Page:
On Monday evening, March 9, Jews around the world will begin to celebrate the festival of Purim. This holiday, which commemorates the events described in the biblical book of Esther, is known mostly for its costume parties and hamentaschen. But Purim is also notable for another reason: it’s when we are supposed to begin preparing for Passover. According to the Talmud (Tractate Pesahim 6a), “we intensively study the laws of Passover thirty days before Passover,” meaning during the month following Purim.
Why are we instructed to pivot immediately after Purim to spend a whole month preparing for the next holiday? The simple explanation is that, because Passover’s laws are uniquely expansive, complicated, and serious, it makes sense to take the time each year to remind ourselves of them.
But I think this tradition actually offers something deeper. I think we are told to study during the month leading up to Passover so that we might prepare for the personal and social transformation that the holiday offers to those who engage it seriously. Perhaps the rabbis of the Talmud are challenging us, during the month leading up to the holiday, to probe deeply into the pathways of our master narrative of redemption, so that we might borrow from its insights and walk the ways of the Exodus, the pathways of leaving Egypt in the here and now.
Consider this: the Haggadah, the liturgical script for the Seder (the ritual meal traditionally held on the first two nights of Passover), instructs, “In every generation a person is obligated to see him or herself as if he or she went out of Egypt.” According to this view, Passover must not simply be seen as a commemoration of the liberation of our ancient ancestors. Rather, we are called upon to see the story as our story; that we, right now, at this moment, are enslaved in some Egypt, and that we, right now, are being offered the possibility of redemption. Our present liberation, according to this tradition, depends on our ability to understand that the Exodus from Egypt is a perpetual and contemporary political and personal reality. The Exodus story is unfolding in the eternal present, both in the world around us, and in the world within us. And redemption is possible if we can see and embrace it.
The power of reading oneself into the Exodus narrative is undeniable: The story of a band of slaves rising up against history’s most iconic tyrant to demand dignity and freedom has been the master narrative animating movements for justice and liberty throughout history. Would-be Moseses, Aarons, and Miriams have long been inspired by the Exodus story’s vision of building a society that affirms the equal and infinite dignity of all, one that strives for equity and fairness, and that celebrates compassion and kindness. Additionally, identifying with the Israelites’ yearning to break the chains of personal bondage has enabled many to overcome destructive habits, unpleasant circumstances, and unhelpful psychological patterns.
When we truly see this story as our story, when we fully see ourselves as being woven into the fabric of this complex and rich narrative of faith and fear, hope and despair, struggle and redemption, we can loosen the chains of all that holds us back. With the Passover story as our inspiration and guide, we can become the individuals that God invites us to be, and build the world God beckons us to co-create.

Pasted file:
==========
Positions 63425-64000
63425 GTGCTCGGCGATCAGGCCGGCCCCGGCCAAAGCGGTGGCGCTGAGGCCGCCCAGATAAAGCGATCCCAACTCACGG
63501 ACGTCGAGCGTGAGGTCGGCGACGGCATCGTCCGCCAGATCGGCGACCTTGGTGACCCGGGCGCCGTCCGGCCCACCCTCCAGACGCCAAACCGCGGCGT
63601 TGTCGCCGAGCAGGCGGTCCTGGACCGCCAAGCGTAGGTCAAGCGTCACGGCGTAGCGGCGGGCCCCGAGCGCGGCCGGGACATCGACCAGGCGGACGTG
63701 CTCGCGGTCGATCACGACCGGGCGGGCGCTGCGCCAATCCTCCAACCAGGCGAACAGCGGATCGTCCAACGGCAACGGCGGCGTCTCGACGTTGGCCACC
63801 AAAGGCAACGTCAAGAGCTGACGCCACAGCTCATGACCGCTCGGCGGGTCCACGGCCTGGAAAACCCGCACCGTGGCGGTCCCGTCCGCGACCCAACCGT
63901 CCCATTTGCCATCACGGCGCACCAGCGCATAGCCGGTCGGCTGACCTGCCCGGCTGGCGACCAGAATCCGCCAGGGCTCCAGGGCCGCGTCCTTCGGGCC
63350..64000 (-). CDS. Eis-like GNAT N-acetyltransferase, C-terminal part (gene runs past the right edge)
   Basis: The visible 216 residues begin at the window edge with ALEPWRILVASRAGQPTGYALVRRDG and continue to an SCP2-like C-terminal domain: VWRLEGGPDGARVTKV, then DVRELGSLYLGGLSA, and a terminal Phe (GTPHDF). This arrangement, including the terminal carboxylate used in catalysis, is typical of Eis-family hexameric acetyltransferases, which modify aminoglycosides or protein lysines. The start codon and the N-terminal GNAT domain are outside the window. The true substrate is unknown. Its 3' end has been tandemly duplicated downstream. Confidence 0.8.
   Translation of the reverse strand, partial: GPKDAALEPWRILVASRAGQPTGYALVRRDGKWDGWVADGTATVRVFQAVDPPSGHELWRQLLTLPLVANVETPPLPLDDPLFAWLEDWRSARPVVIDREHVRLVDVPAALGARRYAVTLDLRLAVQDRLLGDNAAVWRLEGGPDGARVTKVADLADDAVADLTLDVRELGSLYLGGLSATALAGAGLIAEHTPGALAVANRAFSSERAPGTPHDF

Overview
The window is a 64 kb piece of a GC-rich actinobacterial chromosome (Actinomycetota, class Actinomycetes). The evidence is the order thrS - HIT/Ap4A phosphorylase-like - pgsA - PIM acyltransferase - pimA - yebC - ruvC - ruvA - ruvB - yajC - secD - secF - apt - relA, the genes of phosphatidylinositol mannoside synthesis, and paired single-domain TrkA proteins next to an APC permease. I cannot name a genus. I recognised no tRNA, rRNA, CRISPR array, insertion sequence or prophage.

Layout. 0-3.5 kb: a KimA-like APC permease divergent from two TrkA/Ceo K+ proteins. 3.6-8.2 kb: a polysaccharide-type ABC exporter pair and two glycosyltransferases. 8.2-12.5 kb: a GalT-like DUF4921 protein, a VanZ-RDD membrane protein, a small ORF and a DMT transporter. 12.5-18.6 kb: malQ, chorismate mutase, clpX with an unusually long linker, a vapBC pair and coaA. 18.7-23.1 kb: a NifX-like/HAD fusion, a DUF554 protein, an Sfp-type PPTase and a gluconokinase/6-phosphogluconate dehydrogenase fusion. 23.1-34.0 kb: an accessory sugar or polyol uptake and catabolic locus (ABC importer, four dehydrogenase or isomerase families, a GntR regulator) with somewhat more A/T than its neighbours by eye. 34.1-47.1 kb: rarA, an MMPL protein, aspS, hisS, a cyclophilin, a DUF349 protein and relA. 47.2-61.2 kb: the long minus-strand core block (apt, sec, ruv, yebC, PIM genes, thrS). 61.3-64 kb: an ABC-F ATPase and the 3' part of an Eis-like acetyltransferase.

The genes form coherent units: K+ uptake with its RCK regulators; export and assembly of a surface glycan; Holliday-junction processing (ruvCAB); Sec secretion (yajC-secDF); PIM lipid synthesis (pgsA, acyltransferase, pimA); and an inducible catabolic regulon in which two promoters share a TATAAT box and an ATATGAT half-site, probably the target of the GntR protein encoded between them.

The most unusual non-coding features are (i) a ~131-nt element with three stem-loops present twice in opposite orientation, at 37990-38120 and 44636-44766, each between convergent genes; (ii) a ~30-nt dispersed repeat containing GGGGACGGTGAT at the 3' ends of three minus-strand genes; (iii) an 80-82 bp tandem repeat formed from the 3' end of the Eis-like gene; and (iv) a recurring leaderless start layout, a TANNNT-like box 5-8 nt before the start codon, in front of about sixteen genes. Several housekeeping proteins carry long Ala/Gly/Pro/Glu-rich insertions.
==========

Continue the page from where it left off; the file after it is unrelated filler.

And yet, despite the powerful possibilities inherent in personally identifying with the Exodus narrative, I suspect that most of us experience difficulty really doing it. We may understand on an intellectual level what the Haggadah is asking of us, but how many of us really feel it emotionally or spiritually?
Jewish tradition believes that this sacred imagining should be life-changing. But for many of us today, the exercise is little more than a quaint annual intellectual exercise. It is difficult and rare indeed to fully view ourselves as active participants in the drama of the Exodus.
This, I think, is why the rabbis of the Talmud ask us to spend the month leading up to Passover intensively studying the laws of the holiday. It has less to do with reminding ourselves about the particulars of the festival’s laws, and more to do with preparing ourselves to personally leave Egypt. We marinate in the Passover story for thirty days so that, by the onset of the holiday, it will be absorbed all the way to our marrow. Then, we can really see ourselves as leavers of Egypt.
I designed my new book, Thirty Days of Liberation: Pathways for Personal and Social Transformation Inspired by the Book of Exodus, to help readers with that spiritual and moral Passover preparation. The book is comprised of six thematic chapters, each with thirty “bite-sized” meditations on the stories, symbols, and traditions of Passover. My hope is that readers might study one reading per day in the month leading up to Passover in order to attain a true sense of liberation by Passover’s onset, as well as a deeper commitment to be agents of liberation and redemption in the world.
Whether or not you use Thirty Days of Liberation as a companion, I pray we all take seriously the challenge of immersing ourselves in the story, symbols, and traditions of Passover leading up to the holiday. In this way, when the Festival of Freedom arrives, we can truly see ourselves in the Exodus.